As an ardent Hammer Horror movie fan and quite fond of partaking of the Anne Rice & Brian Lumley viewpoints of how vampires (or wamphyri) should be, I found Nael Roberts' take on the genre refreshing.
Whilst I admit that I haven't read Twilight or any of the myriad clones, the whole re-boot of the vampire saga into a teen-friendly sex 'n' blood yawn left me bemused.
I like my vampire stories to be 'old-school', I'm afraid. If they're not skulking around at night chomping on whichever unfortunate girlie happens to be their target, crying 'woe-is-me' about how difficult 'life' is for the long-toothed fraternity (hello Mrs Rice), or indeed if they're not vile loathsome creatures who think of humans as simply walking slabs of meat (hello Mr Lumley), then honestly I'm not that fussed.
So, when LOTV landed on my Kindle app I thought that this might be a touch different, harking back to those halcyon days when vampires really didn't give a stuff about us mere mortals.
The tale revolves around a reporter, Ann-Marie, who by victim of fate is given the gift of being a 'Communicator'. Quite what that entails unfolds throughout the story. Her 'normal' life is interrupted by a pair of vampires - twins nonetheless - which we believe to be from a 'Tribe' of vampires hiding out from human sight for fear of extermination.
As the tale unfolds we see that Mica - the female twin (pronounced 'Meesha' as in Mica Paris) is the goody-two-shoes of the pair, with Christian taking on the more evil role. The novel follows Ann-Marie's struggle to come to terms with her new powers, vampire friends and foes and how her life must now change forever.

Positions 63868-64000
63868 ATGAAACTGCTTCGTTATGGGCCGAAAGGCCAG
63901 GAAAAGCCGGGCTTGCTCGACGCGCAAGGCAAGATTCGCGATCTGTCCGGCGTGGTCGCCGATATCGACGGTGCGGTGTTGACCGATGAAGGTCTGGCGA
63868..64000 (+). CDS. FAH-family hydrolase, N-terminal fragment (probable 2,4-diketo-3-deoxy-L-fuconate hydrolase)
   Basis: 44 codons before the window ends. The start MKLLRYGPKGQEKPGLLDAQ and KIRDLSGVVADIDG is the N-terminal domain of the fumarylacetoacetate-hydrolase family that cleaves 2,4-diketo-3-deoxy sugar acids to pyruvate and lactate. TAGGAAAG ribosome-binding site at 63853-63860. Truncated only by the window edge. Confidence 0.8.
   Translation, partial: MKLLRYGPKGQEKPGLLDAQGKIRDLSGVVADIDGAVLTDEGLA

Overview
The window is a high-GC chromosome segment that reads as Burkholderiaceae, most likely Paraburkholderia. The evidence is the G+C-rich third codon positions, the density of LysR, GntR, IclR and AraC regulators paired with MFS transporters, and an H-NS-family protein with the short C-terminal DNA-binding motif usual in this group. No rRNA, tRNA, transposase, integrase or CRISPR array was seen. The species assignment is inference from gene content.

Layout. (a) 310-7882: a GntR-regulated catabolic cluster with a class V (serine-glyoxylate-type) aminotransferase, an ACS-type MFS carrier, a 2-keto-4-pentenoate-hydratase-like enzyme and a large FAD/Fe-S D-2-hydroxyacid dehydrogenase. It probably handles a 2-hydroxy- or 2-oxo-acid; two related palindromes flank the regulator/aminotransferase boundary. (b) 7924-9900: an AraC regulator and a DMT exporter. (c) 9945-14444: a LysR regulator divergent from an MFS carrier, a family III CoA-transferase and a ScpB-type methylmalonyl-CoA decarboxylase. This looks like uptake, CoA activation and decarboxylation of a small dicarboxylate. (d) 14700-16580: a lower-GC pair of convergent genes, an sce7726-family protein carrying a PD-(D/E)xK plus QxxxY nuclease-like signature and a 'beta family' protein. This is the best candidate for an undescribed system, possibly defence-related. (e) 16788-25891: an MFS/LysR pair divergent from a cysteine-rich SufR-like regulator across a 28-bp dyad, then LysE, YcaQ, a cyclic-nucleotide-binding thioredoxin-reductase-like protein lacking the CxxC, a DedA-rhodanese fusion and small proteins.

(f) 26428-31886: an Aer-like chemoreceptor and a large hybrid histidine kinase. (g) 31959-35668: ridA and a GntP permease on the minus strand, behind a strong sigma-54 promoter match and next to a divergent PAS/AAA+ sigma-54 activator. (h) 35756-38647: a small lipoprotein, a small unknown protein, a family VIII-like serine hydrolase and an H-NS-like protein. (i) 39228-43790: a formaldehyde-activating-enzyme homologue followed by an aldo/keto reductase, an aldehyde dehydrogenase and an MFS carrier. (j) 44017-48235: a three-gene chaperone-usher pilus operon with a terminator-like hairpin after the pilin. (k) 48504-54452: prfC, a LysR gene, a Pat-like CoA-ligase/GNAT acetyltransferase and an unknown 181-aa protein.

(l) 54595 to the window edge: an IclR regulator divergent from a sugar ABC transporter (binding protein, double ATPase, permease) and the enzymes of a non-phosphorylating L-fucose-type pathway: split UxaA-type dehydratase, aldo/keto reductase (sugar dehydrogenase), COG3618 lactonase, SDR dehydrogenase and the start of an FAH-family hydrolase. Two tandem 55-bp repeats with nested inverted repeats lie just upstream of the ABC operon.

LOTV paints an extraordinary amount of detail into both the scenary as well as the characters that are set up for this - the first of three novels so far - and the language contained within is hardly what one would call simplistic. I found myself almost reaching for the dictionary on occasions. These vampires certainly have had time to bone up on some very interesting words indeed!
An example of the kind of descriptions Roberts paints:
The descriptive narrative is exceptional in places. For me, the part where Mica's son looks upon the Sun for the first - and last - time is quite remarkable. The sheer joy of seeing outside of the caves where the vampires are holed-up in and the jubilation turning to agony as his body is torched to cinders is pretty dramatic stuff. You easily sympathise with Mica when she discovers what has happened and feel anger when you know the culprit behind the incident later...
Reading through LOTV, it's obvious that Roberts is a fan of all vampire novels, including Rice and Lumley, but there's a dash of good old Stoker in there for good measure.
In terms of who is on who's side? All I'll say is that the vampires have had a long time to practice being deceitful - take everything that is said with a barrel of salt!
A fine starting point to what seems like a gripping set of Communicator/Vampire Chronicles!